At the same time, this component focuses on prospecting financing opportunities through:
- Payment for ecosystem services and biodiversity offsets, led by BIOFUND.
Proper implementation of the Mitigation Hierarchy and Biodiversity Offsets emerges as an innovative financing solution for biodiversity conservation in Mozambique; at a time when the country has been focusing on the mining, extractive industry and infrastructure sectors, among others, for their development, and these projects often generate significant and irreversible environmental impacts (http://www.biofund.org.mz/projects/programa-de-contrabalancos-de-biodiversidade).
Component 2 - Improve Conservation Area Management
This component aims to improve the management of biodiversity conservation in the project’s target areas, including human resource development, infrastructure construction and maintenance, resource surveillance, research and monitoring, environmental education, community-based organizations strengthening, prospection of financing opportunities through payments for ecosystem services and biodiversity offsets.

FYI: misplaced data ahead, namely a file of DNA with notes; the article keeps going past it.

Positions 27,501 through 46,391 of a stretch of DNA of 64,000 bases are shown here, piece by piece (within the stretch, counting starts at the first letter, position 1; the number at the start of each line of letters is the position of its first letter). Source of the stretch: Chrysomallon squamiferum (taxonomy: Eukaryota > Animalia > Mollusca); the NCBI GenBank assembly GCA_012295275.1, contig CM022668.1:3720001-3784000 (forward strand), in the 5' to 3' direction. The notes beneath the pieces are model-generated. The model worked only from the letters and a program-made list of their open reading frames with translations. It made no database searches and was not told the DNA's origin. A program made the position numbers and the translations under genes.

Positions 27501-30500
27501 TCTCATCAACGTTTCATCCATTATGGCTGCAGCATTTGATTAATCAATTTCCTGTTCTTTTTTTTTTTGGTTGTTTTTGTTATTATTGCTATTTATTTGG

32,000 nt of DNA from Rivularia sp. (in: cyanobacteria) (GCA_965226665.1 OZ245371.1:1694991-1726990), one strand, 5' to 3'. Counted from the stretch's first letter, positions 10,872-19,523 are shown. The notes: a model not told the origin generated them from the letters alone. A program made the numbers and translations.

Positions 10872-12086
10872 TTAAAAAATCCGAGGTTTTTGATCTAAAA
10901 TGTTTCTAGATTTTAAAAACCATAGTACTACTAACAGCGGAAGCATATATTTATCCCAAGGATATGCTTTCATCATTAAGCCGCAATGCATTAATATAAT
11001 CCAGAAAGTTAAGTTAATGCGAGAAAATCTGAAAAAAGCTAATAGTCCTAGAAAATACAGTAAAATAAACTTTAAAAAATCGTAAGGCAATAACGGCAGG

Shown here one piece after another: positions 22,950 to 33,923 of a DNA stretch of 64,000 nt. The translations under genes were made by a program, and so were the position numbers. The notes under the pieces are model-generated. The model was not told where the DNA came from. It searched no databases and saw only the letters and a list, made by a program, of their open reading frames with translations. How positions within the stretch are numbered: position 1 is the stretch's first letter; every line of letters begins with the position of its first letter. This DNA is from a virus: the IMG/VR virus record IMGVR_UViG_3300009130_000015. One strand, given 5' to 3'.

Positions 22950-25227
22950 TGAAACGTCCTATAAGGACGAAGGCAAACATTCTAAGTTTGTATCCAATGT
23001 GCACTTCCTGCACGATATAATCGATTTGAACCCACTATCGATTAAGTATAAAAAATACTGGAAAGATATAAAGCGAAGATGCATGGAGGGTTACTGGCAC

Component 3 - Promoting Conservation-compatible Rural Development
This component aims to promote rural development compatible with the conservation of natural resources by supporting value chains integrated into the project’s target landscapes. The purpose of this investment is to contribute to rural development in order to reduce pressure on conservation areas and promote the preservation and enhancement of habitats and biodiversity. The project will design land use plans for target districts, establish district or provincial units to support the implementation and monitoring of activities and provide funding for rural development initiatives.
Matching Grants Scheme
The project will establish a Matching Grants Scheme 1 that will promote conservation compatible rural development through financing and technical assistance to local entrepreneurs, community based organizations and small and medium enterprises. This Scheme aims to provide the necessary support for conservation compatible value chains, including increasing the financial capacity of local communities through the establishment of Savings and Credit Groups.
- Matching grants are an effective means of financing small projects, especially those with active community support. The concept of a matching grants is simple: State or local governments allocate funds to finance specific types of projects. Several groups within the community may develop project proposals and apply for the grant.